The Grapes didn’t get picked when they should have, but a friend recently took them for Wine making as they were still on the vines, but unfit to eat and still OK to make wine. They say that a bit of mould after frosting makes them better for wine!

After sorting out my Grape Vines I am getting stuck into replacing other broken posts and tying in my many fruit trees including the new Peach Tree. It is the wrong time to prune stone fruit such as Peaches, Plums and Cherries, so I can’t actually trim the Peach, only tie in the selected branches and then leave the others until Spring before cutting them. You can prune Apples to shape them up now, but do remember that if you cut off all of the tips of the branches you will be removing the fruit buds and will get no fruit next season. You should just trim the odd straggly branches to shape up the tree and remove any branches that are damaged, or crossing.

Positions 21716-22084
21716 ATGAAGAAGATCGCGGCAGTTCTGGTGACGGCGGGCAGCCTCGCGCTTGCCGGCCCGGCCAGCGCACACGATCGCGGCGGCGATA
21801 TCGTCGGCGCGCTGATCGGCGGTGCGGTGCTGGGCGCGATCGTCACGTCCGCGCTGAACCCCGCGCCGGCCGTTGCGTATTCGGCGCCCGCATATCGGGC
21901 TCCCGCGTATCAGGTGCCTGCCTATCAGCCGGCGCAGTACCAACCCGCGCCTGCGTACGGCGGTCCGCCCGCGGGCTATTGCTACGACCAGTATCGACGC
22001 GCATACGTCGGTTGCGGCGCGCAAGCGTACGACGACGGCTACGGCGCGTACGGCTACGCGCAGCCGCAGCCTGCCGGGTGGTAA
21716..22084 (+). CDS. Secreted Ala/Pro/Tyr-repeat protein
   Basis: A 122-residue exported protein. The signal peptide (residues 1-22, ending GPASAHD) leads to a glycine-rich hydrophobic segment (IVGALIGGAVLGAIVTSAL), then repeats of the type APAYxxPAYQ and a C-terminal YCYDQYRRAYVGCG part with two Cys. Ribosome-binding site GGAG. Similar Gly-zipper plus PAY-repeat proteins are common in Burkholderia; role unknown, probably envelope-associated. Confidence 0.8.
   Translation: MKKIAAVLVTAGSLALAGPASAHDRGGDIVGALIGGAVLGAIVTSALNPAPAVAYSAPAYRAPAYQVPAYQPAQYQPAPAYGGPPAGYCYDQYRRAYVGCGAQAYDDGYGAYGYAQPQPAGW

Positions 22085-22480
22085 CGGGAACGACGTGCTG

While working on the fruit trees I will replace the Grease Bands, or sticky traps on the stems to prevent the crawling pests from getting into the buds of next years fruit. They should have been done a week, or two ago, but better late than never and it is said that even putting them on just before Spring is not too late to do some good. You can also hang special moth traps to snare another pest, but I don’t usually bother with those.
After sorting out all my fruit this month, next month, January will bring colder weather and I will have to resort to spending more days in my Greenhouse at home and spending time on the computer browsing the Internet looking for interesting things to grow.